[Google Scholar]
  16. Espersen F, Baek L, Kjaeldgaard P, Rosdahl VT. Detection of staphylococcal toxic shock syndrome toxin 1 by a latex agglutination kit. Scand J Infect Dis 1988; 20:449–450
    [Google Scholar]
  17. Vergeront JM, Stolz SJ, Crass BA, Nelson DB, Davis JP, Bergdoll MS. Prevalence of serum antibody to staphylococcal enterotoxin F among Wisconsin residents: implications for toxic-shock syndrome. J Infect Dis 1983; 148:692–698
    [Google Scholar]
  18. Settle JAD. Burns—the first five days Smith and Nephew Pharmaceuticals; 1986
    [Google Scholar]
  19. Recsei P, Kreiswirth B, O’Reilly M, Schlievert P, Gruss A, Novick RP. Regulation of exoprotein gene expression in Staphylococcus aureus by agr. Mol Gen Genet 1986; 202:58–61
    [Google Scholar]
  20. Modak SM, Fox CL. Binding of silver sulphadiazine to the cellular components of Pseudomonas aeruginosa. Biochem Pharm 1973; 22:2391–2404
    [Google Scholar]
  21. Richards RME, Taylor RB, Xing DKL. An evaluation of the antibacterial activities of combinations of sulfonamides, trimethoprim, dibromopropamidine, and silver nitrate compared with their uptakes by selected bacteria. J Pharm Sci 1991; 80:861–867
    [Google Scholar]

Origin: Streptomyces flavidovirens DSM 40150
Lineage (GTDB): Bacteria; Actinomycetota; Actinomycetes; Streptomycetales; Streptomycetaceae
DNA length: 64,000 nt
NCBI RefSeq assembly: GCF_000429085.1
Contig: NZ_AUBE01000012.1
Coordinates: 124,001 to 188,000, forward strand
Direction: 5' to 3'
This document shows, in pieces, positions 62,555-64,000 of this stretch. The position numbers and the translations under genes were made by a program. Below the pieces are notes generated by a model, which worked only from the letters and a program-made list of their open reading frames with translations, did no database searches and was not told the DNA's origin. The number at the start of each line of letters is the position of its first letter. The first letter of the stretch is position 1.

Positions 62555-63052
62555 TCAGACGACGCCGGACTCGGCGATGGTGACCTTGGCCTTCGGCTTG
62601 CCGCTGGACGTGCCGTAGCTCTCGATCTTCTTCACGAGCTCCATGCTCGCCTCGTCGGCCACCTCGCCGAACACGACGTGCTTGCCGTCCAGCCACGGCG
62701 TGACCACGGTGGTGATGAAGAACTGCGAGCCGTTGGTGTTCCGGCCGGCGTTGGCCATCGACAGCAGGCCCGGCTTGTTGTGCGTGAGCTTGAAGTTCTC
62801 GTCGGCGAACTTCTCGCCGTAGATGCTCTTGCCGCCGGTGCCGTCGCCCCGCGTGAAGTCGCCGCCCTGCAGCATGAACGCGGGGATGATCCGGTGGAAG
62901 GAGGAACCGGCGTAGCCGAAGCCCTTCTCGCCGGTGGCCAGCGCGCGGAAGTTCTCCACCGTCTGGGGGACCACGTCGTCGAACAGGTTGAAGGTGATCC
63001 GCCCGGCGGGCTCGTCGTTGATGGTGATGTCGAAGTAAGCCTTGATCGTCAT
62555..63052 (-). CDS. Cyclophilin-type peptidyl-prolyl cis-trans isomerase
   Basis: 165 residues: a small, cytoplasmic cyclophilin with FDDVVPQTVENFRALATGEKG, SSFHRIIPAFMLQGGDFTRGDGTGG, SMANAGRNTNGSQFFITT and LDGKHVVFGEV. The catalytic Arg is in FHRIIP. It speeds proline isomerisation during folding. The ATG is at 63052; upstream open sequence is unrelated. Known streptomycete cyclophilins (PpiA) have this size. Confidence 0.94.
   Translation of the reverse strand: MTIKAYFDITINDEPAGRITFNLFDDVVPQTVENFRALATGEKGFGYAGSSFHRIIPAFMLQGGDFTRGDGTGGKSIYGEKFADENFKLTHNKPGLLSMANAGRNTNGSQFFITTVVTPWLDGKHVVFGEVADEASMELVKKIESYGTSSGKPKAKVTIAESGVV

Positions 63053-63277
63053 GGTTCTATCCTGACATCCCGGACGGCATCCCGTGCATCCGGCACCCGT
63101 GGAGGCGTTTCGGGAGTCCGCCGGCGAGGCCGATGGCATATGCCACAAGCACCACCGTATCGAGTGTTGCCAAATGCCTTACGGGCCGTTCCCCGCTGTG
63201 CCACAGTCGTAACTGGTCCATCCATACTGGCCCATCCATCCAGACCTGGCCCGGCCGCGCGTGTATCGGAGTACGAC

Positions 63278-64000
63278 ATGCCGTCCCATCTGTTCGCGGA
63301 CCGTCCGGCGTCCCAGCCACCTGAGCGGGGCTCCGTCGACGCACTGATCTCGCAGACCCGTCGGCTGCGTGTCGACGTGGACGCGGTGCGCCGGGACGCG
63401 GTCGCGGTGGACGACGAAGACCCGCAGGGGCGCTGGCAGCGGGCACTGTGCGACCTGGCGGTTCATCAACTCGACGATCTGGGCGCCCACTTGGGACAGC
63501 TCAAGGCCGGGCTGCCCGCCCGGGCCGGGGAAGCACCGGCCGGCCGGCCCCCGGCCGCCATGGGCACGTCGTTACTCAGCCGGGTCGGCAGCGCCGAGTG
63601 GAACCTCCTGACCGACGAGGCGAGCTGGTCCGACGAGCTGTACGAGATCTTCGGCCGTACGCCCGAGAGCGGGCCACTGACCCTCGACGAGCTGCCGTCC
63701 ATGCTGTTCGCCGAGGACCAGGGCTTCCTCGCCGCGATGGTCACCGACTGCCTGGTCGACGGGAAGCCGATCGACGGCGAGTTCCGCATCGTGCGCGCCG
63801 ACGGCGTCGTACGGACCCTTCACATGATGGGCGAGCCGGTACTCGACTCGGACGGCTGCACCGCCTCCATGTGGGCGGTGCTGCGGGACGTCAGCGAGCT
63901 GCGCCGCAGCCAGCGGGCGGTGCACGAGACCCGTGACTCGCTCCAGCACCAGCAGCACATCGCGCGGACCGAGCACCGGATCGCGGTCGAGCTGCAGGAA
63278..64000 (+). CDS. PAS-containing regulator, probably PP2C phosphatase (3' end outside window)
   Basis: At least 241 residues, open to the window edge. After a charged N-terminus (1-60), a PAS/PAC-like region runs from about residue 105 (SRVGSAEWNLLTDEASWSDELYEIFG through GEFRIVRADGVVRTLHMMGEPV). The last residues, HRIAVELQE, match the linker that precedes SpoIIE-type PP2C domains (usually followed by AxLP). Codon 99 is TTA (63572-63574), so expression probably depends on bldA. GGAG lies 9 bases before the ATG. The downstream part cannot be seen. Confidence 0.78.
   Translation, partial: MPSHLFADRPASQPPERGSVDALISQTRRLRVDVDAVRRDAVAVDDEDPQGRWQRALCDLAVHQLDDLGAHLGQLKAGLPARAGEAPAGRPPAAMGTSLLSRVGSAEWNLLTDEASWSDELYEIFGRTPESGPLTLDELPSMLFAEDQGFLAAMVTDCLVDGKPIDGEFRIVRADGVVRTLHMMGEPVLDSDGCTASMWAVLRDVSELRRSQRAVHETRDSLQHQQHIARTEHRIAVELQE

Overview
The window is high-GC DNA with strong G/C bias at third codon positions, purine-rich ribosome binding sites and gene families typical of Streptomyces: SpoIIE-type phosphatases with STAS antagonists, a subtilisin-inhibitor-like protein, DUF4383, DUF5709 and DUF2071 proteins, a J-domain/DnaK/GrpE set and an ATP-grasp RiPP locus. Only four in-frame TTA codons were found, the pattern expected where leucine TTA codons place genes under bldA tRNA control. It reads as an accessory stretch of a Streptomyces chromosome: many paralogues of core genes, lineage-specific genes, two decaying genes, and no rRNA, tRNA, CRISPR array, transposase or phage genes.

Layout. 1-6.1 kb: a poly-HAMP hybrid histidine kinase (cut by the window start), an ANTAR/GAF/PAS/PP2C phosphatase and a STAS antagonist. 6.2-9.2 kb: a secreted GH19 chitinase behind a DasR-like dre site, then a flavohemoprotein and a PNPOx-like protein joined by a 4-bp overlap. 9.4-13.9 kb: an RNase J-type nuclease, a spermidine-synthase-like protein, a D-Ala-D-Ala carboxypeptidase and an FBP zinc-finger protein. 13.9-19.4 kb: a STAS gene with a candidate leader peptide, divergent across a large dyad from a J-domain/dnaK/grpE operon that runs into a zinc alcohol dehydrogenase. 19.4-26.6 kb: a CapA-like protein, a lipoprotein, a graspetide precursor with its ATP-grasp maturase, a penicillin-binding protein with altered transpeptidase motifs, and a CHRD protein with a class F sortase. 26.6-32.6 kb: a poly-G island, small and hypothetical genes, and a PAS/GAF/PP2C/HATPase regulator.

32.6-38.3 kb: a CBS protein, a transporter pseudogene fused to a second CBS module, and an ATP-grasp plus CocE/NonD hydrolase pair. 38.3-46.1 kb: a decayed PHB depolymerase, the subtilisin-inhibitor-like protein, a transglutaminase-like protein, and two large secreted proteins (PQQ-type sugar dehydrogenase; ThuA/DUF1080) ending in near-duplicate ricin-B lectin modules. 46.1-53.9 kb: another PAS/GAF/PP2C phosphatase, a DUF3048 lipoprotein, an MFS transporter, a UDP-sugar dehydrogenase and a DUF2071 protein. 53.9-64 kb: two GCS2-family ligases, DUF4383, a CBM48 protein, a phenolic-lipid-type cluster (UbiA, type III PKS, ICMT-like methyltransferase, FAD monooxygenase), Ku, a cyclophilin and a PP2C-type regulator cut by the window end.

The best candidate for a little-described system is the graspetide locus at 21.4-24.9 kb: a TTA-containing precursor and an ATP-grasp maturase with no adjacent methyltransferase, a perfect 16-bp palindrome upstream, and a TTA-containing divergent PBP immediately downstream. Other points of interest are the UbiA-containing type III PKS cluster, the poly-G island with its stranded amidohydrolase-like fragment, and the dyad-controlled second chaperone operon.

22. Wyzor MS, Zollinhofer RE. On the mode of action of Silver sulphadiazine. Pathol Microbiol 1972; 38:296–308
    [Google Scholar]
  23. Rosenkranz HS, Carr HS. Silver sulphadiazine: effect on the growth and metabolism of bacteria. Antimicrob Agents Chemother 1972; 2:367–372
    [Google Scholar]
  24. Hughes J, Mellows G. On the mode of action of pseudomonic acid: inhibition of protein synthesis in Staphylococcus aureus. J Antibiot 1978; 31:330–335
    [Google Scholar]
http://instance.metastore.ingenta.com/content/journal/jmm/10.1099/00222615-41-6-408
Loading
/content/journal/jmm/10.1099/00222615-41-6-408
Loading

Data & Media loading...

This is a required field
Please enter a valid email address
Approval was a Success
Invalid data
An Error Occurred
Approval was partially successful, following selected items could not be processed due to error